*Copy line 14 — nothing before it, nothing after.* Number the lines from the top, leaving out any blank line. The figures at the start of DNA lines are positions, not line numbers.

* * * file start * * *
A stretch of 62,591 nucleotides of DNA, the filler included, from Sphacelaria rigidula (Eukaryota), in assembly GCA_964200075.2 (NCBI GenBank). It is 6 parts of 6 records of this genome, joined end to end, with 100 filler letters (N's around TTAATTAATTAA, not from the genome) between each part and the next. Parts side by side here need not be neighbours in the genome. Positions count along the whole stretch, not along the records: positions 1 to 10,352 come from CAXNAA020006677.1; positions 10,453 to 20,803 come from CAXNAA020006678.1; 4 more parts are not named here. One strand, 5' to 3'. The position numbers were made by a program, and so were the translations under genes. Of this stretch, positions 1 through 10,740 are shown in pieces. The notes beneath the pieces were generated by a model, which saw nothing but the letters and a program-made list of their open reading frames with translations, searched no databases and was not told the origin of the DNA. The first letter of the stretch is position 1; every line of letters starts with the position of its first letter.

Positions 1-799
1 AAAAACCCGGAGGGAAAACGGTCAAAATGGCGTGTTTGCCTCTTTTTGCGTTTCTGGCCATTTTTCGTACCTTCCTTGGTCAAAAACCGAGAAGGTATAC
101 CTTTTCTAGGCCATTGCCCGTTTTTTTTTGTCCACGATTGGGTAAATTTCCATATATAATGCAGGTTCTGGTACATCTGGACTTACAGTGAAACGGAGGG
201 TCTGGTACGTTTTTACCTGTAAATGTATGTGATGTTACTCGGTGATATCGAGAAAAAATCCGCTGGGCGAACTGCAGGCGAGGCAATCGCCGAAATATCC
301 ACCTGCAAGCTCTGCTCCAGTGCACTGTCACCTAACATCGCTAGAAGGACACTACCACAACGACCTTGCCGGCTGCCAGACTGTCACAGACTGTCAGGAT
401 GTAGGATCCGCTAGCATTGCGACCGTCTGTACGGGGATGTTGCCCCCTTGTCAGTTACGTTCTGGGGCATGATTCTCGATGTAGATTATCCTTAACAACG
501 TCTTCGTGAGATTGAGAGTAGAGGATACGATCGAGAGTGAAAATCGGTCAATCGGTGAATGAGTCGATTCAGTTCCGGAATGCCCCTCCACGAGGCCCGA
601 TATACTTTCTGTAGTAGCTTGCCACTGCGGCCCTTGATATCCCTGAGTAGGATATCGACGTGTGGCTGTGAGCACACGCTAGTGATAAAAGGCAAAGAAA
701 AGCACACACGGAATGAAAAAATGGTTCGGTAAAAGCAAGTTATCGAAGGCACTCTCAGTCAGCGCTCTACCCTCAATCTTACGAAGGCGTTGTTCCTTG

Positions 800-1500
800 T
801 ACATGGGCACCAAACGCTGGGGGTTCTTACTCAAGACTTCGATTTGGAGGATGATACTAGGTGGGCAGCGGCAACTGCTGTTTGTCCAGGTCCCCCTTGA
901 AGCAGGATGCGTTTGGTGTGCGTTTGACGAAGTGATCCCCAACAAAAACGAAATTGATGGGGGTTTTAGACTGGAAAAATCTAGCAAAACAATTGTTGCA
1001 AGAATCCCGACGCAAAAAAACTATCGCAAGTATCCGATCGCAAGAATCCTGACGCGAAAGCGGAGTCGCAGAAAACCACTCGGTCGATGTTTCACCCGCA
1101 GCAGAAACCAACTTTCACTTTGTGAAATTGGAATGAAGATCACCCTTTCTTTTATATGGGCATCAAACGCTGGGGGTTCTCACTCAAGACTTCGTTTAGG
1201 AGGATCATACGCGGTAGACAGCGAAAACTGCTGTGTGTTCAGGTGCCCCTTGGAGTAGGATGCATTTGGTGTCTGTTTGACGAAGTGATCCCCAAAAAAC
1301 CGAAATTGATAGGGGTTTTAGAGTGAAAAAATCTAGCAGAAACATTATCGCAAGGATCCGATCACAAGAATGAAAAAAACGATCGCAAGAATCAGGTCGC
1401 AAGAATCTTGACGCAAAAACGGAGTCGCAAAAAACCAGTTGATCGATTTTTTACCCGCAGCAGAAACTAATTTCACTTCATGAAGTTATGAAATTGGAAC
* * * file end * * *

901 AGCAGGATGCGTTTGGTGTGCGTTTGACGAAGTGATCCCCAACAAAAACGAAATTGATGGGGGTTTTAGACTGGAAAAATCTAGCAAAACAATTGTTGCA